By Amy Guckeen TolsonApril 2, 2015
The enemy is no longer simply holding a gun or standing on a battlefield.
"The capabilities to prevent cyber attacks, to mitigate cyber attacks, and to make sure that the information we that have in our networks and across our processes (are protected) -- it's critical for us at this time," said Maj. Gen. Daniel Hughes, program executive officer, Command, Control and Communications.
Hughes chaired the "Systems Engineering and Acquisition for the Cyber Challenge" panel discussion, moderated by retired Lt. Gen. Susan Lawrence, at the AUSA 2015 Global Force Symposium & Exposition in Huntsville April 1.
Joining them on the panel were Kevin Fahey, executive director, system of systems engineering and integration, Office of the Assistant Secretary of the Army for Acquisition, Logistics and Technology; retired Maj. Gen. Galen Jackman, vice president, Raytheon; and James Woolsey, president of Defense Acquisition University. The panel addressed the cyber threat today and the ways Army and industry is working to combat that threat.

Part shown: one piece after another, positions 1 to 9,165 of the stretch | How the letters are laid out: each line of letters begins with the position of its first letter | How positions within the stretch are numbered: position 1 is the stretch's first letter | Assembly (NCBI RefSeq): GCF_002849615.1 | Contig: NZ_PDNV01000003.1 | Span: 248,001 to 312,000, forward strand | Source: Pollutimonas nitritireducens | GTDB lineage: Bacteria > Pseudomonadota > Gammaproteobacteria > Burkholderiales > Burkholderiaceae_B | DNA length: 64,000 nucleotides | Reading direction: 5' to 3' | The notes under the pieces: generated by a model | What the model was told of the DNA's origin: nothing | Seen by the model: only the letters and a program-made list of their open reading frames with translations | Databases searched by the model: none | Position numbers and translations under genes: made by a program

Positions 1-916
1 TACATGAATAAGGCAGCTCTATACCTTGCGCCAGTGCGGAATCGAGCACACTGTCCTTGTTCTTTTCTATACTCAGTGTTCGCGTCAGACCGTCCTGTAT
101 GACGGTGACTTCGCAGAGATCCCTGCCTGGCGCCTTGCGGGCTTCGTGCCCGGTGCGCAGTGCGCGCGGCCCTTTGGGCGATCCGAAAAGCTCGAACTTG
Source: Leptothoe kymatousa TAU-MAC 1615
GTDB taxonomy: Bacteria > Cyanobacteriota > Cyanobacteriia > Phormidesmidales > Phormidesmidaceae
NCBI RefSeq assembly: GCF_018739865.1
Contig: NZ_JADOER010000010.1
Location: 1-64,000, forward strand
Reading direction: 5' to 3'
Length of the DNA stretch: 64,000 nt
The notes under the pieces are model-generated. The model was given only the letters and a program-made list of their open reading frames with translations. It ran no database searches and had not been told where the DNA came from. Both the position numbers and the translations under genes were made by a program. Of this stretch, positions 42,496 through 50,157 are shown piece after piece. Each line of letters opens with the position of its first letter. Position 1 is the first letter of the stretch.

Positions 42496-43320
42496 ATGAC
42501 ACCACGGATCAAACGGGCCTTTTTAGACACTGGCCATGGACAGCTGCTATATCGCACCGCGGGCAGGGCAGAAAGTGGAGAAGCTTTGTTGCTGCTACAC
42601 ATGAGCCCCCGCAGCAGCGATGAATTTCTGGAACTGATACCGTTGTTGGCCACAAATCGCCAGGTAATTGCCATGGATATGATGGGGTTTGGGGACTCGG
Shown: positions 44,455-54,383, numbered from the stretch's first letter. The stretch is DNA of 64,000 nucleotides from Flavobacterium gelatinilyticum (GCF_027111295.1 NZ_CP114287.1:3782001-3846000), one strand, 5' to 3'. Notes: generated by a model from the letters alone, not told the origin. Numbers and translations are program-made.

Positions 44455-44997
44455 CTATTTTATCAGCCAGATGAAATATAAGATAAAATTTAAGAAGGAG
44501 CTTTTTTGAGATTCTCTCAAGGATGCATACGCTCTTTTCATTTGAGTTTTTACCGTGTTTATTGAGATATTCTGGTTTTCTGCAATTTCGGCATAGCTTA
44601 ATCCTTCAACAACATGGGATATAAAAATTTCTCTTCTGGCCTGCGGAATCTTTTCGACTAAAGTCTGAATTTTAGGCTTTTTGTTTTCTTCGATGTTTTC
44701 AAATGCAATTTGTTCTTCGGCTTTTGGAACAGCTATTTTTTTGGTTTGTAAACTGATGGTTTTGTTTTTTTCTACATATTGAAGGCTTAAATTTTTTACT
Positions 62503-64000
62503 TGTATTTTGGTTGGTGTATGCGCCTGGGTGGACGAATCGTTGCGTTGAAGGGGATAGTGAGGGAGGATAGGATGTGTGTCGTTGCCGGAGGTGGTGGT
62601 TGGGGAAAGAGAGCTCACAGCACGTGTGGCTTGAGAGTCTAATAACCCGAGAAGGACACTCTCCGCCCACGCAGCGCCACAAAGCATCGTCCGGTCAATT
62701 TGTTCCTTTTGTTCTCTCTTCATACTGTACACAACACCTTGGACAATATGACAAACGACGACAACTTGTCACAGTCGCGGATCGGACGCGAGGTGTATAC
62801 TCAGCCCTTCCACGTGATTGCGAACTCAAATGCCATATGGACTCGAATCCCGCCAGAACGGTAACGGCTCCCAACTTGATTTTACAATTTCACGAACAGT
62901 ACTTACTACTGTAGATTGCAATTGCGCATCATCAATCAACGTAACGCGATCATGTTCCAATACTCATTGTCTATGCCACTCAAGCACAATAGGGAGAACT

"Cyber is another warfighting domain," Fahey said.
The priorities of PEO C3T, which develops, acquires, fields and supports the Army's tactical communications network, are to deny, detect, react and restore, with four main initiatives: to provide authentication, improve situational awareness, network/system management, and simplification, while making the network more secure. The path ahead for the PEO involves empowering Soldiers' defensive efforts through a network that is cyber-hardened, anticipates threats and is self-healing, according to Hughes.
"We want to provide the best security we can to identify what we can do in an environment that is very, very, dirty," Hughes said.
It's a warfighting domain that is not only challenging for the Army and military, but industry as well, who too are the target of attacks. The cyber threat is constantly changing and evolving, and becoming increasingly sophisticated and dangerous, according to the panelists.
"Anything that has electronics in it is vulnerable to cyber attack. … I don't think we're going to get to where you have zero vulnerabilities," Jackman said. "Cyber resilience is all about managing that risk down."